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“If you try to plan in too much detail into change management process,

you will just create false security and controlled madness.”

level. Too soon, and stability leads to stalemate, which

prevents change. People love and search for stability, a

clear view and order. That makes sense, because with

order, the result of stability, we achieve peace and secu-

rity. Or put differently, more time for important things.

However, as paradoxical as it may sound, insecurity

helps us to ask the right questions. It is a requirement

for creativity, consideration, the learning process and

a responsible approach to risk. As a result, in change

projects, pragmatism is more important than sticking to

principles. That can mean that we accept “as good as”

or alternatives. Every plan, every announcement about

the future, every prognosis carries the unknown with


“If you try to plan in too much detail into change

management process, you will just create false security

and controlled madness,”

says Hess. It’s more pragmatic

to focus on results and milestones.

Now we owe you an answer to the question

Who’s to

blame?” Usually the answer is: “everyone else.” But we

have asked the wrong question. The right question is:

“Who takes responsibility?” Let’s really step on the gas,

ideally with a lot of small detours, instead of making a

beeline for the summit – quickly, with agility and in-


We want to see the value and use in what we do. This

is not just private but also true of our professional lives.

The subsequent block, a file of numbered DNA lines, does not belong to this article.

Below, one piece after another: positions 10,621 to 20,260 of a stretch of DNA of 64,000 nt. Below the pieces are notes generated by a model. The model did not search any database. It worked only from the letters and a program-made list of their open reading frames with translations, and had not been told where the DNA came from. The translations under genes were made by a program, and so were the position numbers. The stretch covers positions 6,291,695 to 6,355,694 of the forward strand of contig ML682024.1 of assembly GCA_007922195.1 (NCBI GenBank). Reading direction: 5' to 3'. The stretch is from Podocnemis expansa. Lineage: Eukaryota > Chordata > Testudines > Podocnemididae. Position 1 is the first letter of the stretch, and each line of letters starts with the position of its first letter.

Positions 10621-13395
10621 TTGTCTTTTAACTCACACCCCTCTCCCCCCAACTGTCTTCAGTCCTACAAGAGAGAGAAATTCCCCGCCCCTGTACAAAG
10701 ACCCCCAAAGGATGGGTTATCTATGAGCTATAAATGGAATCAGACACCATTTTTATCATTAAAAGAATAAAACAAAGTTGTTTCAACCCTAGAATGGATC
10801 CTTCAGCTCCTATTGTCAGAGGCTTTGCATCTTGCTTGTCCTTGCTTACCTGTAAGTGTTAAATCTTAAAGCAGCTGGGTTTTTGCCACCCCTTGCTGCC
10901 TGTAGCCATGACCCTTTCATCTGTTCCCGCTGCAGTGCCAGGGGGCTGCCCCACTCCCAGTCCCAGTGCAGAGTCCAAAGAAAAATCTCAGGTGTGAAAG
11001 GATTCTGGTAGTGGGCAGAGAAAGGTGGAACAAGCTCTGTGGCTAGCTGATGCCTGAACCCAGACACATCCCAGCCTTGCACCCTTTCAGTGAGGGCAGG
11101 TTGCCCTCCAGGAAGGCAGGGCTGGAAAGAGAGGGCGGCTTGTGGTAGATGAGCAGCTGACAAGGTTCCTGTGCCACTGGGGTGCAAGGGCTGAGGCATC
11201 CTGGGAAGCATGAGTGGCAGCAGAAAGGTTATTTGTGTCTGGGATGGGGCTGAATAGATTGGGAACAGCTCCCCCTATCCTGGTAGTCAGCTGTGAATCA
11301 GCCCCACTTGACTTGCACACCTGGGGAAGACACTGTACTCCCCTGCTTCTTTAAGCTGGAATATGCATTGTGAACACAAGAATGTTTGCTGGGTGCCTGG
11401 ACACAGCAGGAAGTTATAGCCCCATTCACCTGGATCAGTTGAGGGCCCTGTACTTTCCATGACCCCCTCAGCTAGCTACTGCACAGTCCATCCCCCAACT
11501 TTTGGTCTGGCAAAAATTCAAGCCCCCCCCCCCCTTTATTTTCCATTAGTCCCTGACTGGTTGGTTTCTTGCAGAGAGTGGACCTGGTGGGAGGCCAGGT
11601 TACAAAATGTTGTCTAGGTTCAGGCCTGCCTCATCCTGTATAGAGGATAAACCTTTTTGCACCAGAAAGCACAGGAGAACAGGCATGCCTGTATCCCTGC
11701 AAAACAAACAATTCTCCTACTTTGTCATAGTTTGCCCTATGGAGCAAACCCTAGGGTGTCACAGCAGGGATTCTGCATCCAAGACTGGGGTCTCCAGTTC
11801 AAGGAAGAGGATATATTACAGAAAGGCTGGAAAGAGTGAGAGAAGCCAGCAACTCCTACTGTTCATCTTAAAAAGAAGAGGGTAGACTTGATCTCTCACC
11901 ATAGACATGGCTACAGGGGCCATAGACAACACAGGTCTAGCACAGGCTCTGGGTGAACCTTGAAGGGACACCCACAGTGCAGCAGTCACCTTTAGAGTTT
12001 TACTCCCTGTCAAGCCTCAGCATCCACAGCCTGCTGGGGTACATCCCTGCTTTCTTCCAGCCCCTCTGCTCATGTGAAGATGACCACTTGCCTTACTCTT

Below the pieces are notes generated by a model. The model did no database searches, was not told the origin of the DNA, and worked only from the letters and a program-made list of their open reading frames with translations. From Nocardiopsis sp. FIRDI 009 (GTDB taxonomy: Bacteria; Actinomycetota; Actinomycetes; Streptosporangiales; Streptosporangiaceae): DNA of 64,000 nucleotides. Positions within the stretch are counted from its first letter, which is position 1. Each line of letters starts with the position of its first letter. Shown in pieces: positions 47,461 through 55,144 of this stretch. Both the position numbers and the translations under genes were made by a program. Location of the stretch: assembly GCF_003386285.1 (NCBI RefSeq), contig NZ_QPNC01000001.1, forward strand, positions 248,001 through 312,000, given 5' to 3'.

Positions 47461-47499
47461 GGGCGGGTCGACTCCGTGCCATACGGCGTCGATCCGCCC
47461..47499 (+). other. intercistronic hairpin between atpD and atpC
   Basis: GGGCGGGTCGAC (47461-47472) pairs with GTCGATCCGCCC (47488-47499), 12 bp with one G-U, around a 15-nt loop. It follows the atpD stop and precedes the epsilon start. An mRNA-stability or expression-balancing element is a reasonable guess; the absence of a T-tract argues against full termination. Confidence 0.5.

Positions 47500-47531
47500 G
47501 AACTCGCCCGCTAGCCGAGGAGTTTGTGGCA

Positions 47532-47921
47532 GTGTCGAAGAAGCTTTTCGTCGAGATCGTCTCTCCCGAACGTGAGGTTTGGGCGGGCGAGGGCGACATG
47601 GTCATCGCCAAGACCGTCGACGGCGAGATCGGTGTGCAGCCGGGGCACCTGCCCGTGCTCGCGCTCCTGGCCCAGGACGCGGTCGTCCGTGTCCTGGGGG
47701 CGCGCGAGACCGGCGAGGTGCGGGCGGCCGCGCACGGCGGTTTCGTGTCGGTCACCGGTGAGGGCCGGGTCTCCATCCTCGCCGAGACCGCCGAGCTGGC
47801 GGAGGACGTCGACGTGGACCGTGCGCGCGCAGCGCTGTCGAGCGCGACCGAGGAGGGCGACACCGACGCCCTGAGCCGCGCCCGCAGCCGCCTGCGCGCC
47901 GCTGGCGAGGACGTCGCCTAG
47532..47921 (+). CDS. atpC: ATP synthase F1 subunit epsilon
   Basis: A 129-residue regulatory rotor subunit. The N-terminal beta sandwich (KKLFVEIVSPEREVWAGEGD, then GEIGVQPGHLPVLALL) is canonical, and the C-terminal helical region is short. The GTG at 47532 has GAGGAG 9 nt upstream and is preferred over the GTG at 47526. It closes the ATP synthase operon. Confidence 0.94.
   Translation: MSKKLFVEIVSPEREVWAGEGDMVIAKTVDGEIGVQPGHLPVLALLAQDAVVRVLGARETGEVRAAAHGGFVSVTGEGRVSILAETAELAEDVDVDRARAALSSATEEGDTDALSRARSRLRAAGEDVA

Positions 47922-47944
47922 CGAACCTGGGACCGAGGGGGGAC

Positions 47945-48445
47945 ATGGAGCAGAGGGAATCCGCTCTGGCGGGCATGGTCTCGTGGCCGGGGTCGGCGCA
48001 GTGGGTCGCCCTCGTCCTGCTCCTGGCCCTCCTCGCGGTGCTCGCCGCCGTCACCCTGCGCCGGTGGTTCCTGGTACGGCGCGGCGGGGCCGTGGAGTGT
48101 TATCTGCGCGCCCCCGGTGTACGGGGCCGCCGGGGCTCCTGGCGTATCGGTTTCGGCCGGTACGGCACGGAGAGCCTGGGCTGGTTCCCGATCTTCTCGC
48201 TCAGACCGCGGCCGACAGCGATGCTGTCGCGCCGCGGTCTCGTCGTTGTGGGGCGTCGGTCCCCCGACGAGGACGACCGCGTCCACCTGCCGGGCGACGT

On this basis, motivating employees is for many the

“holy grail” in change projects. But what is motivation

and how can we motivate others? It is clear that moti-

vation does not just appear on its own. It is the result

of different reasons for movement, handling people in

a way that the most difficult results are also achieved.

Dr. Reinhard Sprenger


divides motivation into the fol-

lowing categories: performance environment (such as

formulation of tasks, recognition), capabilities (as well

as skills), and motivation (personal attitude). Many

managers find it difficult to understand whether their

employees want to be motivated or not. A person’s in-

dividual attitude can rarely be influenced by manage-

ment. The focus of change should be on designing a

performance environment that fits the people who will

exist in it – there is a lot of room for that in change proj-

ects. By using small steps, in the “micro-habit” princi-

ple, behavior changes can be made.

“You can’t introduce

new processes in a Big Bang approach, as they will just

immediately be disconnected, as we well know from un-

countable software projects,”

says Hess. When it comes

to developing skills, you can’t turn a recreational cy-

clist into a professional one overnight – the willingness

to learn and change in an organization requires train-

ing, time and patience.

Who’s to blame?

The environment in change management projects is of-

ten volatile and affected by uncertainties and complex-

ity. However, change actually needs insecurity at the

start. Stability is the result of change, but on a higher

Bernd Zanger // Director

Markus Treiber // Co-CEO

1 Ron Ashkenas, “Was sich ändern muss” (What needs to change), Harvard Business Manager, 2012.

2 Dr. Reinhard K. Sprenger, “An der Freiheit des anderen kommt keiner vorbei,“ 2013.